It seems silly to try to summarize this novel. For a couple of reasons. One, because it’s a story that’s based on a fictional character from another fictional novel (meaning it’s a story made up by a character in a made up story). Two, because everyone who is familiar with Rainbow Rowell, and particularly her novel, Fangirl, already knows all about this novel so trying to describe it feels totally unnecessary. Especially given how many words have already been spilled all over the internet about this book.
But try, I shall, for that’s the name of this game. Or something.
First, a confession: the Simon Snow bits of Fangirl were my least favorite. I’ve reread Fangirl twice and skipped over most of the Simon Snow sections both times. I tell you that so that when I say I really loved this book, you’ll understand where I started.
Carry On is based on a series of novels we first learned about in Fangirl. These novels are written by Gemma T. Leslie, but one of the characters in Fangirl, Cath, borrows some of Leslie’s characters (Simon and Baz, mostly) for her own fanfiction. Simon and Baz are roommates at the Watford School of Magicks and, of course, they hate each other. Simon is The Chosen One, found in an orphanage by a mysterious parental type called The Mage, who brings him into the world of magic. (If this sounds familiar, it’s because it’s on purpose DUH.)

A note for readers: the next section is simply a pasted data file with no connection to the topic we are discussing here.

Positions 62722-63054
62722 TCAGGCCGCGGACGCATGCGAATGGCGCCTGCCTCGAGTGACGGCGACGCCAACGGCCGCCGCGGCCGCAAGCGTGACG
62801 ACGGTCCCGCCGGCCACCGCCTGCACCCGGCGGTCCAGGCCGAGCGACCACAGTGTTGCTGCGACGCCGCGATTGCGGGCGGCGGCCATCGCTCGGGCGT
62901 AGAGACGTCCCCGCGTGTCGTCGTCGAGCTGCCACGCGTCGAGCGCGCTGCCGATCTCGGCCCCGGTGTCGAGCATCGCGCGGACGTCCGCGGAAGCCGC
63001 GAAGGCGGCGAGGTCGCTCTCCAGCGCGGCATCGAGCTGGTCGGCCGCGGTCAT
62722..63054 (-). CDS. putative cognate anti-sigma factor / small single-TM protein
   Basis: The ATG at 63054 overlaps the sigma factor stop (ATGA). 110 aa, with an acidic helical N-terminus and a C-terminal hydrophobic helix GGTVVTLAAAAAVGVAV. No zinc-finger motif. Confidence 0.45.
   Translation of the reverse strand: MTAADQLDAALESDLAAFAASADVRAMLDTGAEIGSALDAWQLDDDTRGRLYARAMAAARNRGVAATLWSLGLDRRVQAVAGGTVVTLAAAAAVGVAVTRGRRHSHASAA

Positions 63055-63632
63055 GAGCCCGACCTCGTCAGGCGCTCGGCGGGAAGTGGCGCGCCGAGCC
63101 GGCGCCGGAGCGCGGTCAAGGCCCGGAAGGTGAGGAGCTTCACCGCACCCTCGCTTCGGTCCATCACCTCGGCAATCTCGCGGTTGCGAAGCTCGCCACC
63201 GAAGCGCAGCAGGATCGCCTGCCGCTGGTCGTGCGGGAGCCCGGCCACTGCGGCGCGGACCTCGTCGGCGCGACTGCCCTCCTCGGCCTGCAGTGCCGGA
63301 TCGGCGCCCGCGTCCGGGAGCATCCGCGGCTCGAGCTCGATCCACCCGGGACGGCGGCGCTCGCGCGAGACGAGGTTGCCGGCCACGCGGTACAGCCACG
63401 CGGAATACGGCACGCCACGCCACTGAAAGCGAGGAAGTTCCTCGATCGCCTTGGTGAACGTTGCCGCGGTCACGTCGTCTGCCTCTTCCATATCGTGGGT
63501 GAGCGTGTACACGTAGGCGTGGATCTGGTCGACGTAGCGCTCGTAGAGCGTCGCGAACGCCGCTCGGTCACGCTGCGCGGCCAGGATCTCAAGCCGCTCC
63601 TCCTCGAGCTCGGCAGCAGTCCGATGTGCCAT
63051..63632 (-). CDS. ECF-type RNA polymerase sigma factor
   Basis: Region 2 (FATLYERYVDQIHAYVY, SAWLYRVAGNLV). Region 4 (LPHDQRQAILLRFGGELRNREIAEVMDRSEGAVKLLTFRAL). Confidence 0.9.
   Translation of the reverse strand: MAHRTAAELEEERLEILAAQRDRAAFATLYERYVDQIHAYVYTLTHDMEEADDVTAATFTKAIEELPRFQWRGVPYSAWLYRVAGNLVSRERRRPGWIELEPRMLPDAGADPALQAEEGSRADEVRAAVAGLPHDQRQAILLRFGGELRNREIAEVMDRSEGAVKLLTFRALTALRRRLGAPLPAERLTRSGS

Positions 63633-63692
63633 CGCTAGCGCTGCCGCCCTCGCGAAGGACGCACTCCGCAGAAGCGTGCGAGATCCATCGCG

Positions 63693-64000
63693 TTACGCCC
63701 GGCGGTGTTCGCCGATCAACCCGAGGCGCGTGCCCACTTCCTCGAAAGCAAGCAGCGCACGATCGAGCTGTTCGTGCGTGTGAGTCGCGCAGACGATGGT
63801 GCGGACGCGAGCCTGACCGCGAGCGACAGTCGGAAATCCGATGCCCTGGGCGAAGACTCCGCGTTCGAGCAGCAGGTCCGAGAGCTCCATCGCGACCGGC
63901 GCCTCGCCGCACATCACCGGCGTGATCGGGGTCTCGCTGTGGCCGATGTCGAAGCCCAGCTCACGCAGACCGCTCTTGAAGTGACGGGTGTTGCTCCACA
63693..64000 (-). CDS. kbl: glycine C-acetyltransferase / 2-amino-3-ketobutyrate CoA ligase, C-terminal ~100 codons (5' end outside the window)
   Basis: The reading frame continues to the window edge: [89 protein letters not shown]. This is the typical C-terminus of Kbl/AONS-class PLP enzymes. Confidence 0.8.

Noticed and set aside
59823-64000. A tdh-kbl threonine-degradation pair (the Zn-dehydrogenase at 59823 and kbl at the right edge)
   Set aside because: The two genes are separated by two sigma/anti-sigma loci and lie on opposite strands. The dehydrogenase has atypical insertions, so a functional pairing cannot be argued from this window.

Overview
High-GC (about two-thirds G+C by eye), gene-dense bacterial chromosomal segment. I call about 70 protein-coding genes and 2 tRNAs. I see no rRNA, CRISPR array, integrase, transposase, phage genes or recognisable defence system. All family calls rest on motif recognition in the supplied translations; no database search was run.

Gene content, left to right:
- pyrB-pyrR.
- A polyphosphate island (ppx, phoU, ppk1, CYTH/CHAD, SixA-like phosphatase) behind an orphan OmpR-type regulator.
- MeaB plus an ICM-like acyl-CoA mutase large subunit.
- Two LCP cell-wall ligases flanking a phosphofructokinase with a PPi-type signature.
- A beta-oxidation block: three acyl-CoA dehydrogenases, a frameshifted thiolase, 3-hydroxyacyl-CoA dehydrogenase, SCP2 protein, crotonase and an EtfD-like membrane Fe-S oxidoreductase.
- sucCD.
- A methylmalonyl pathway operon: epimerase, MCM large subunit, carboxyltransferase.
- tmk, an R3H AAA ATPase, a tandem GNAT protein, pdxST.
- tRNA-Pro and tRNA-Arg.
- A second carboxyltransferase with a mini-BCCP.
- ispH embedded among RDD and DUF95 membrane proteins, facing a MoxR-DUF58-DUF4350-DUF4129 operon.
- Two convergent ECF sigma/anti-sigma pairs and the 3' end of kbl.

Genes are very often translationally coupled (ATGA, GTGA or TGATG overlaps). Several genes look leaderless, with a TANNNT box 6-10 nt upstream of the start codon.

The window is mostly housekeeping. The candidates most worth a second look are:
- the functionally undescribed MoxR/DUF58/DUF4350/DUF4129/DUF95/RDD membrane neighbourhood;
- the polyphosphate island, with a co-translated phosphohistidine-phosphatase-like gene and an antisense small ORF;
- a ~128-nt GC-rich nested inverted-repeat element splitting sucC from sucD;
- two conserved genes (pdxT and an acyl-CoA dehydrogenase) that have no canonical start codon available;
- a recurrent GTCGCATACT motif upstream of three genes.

Carry On is a continuation of those novels, but Rowell has gone on record as saying that this novel isn’t fanfic, it’s canon. Which is awesome.
There’s something really incredible about this book. I can’t think of another instance wherein a fictional character, created for a different work of fiction, gets his own story. And it’s popular! So popular. Much of that, I’m sure, is due to Rowell’s following, but it’s also just an engaging story. In most of Rowell’s novels, I eventually reach a point where I just can’t stop reading. Like. Physically cannot stop, no matter how late it is and how early I have to get up in the morning. I don’t know how she does that, but this novel was no different.
Not only do we have this story written about fiction squared fiction (go with me on this), but Simon and Baz are completely bonkers for each other. They’re majorly, totally, butt crazy in love. And it’s sweet because, not only is it first love for both, but because, while Baz has been infatuated with Simon for quite some time, Simon doesn’t know he’s gay, and definitely doesn’t know that his obsession with Baz might be of the romantic variety.
Let’s talk about some of the other characters, though. Penelope Bunce is Simon’s best friend, all of Hermione’s brains and the best parts of Ron Weasley’s attitude. She’s fantastic, a sassy know-it-all who has saved Simon multiple times. Agatha Wellbelove is Simon’s girlfriend at the beginning of the novel, but morphs into someone else altogether by the end, as she figures out that what she really wants might not mesh with what’s expected of her. They’re joined by well fleshed out tertiary characters, who all make up a supremely enjoyable novel.
If there is one failing of this book, it’s that, unlike Harry Potter, it only has one novel in which to make readers fall in love with the world Rowell has made up. It’s unfair to compare the two, but I was disappointed that I didn’t feel more of a connection to the story’s endgame. But it’s only because Rowell didn’t have as many novels to do the world-building, so I can’t fault Carry On for that.